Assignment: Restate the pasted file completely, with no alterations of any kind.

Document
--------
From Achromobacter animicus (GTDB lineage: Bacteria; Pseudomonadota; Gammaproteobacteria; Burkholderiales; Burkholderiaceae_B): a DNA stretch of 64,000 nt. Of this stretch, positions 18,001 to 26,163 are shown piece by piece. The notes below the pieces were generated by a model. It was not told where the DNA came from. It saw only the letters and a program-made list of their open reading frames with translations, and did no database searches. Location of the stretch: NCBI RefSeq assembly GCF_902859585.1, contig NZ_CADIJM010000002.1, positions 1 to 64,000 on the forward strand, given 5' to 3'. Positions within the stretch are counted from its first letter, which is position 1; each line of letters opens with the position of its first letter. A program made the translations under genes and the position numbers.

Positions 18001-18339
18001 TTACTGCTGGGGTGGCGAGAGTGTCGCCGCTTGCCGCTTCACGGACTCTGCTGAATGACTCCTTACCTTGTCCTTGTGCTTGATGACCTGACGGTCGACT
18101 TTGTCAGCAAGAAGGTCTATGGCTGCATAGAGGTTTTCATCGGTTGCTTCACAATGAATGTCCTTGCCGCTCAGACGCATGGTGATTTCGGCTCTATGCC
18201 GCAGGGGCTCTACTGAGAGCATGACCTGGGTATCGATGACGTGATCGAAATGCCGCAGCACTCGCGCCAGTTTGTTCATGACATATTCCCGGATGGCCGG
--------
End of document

From Achromobacter animicus (GTDB lineage: Bacteria; Pseudomonadota; Gammaproteobacteria; Burkholderiales; Burkholderiaceae_B): a DNA stretch of 64,000 nt. Of this stretch, positions 18,001 to 26,163 are shown piece by piece. The notes below the pieces were generated by a model. It was not told where the DNA came from. It saw only the letters and a program-made list of their open reading frames with translations, and did no database searches. Location of the stretch: NCBI RefSeq assembly GCF_902859585.1, contig NZ_CADIJM010000002.1, positions 1 to 64,000 on the forward strand, given 5' to 3'. Positions within the stretch are counted from its first letter, which is position 1; each line of letters opens with the position of its first letter. A program made the translations under genes and the position numbers.

Positions 18001-18339
18001 TTACTGCTGGGGTGGCGAGAGTGTCGCCGCTTGCCGCTTCACGGACTCTGCTGAATGACTCCTTACCTTGTCCTTGTGCTTGATGACCTGACGGTCGACT
18101 TTGTCAGCAAGAAGGTCTATGGCTGCATAGAGGTTTTCATCGGTTGCTTCACAATGAATGTCCTTGCCGCTCAGACGCATGGTGATTTCGGCTCTATGCC
18201 GCAGGGGCTCTACTGAGAGCATGACCTGGGTATCGATGACGTGATCGAAATGCCGCAGCACTCGCGCCAGTTTGTTCATGACATATTCCCGGATGGCCGG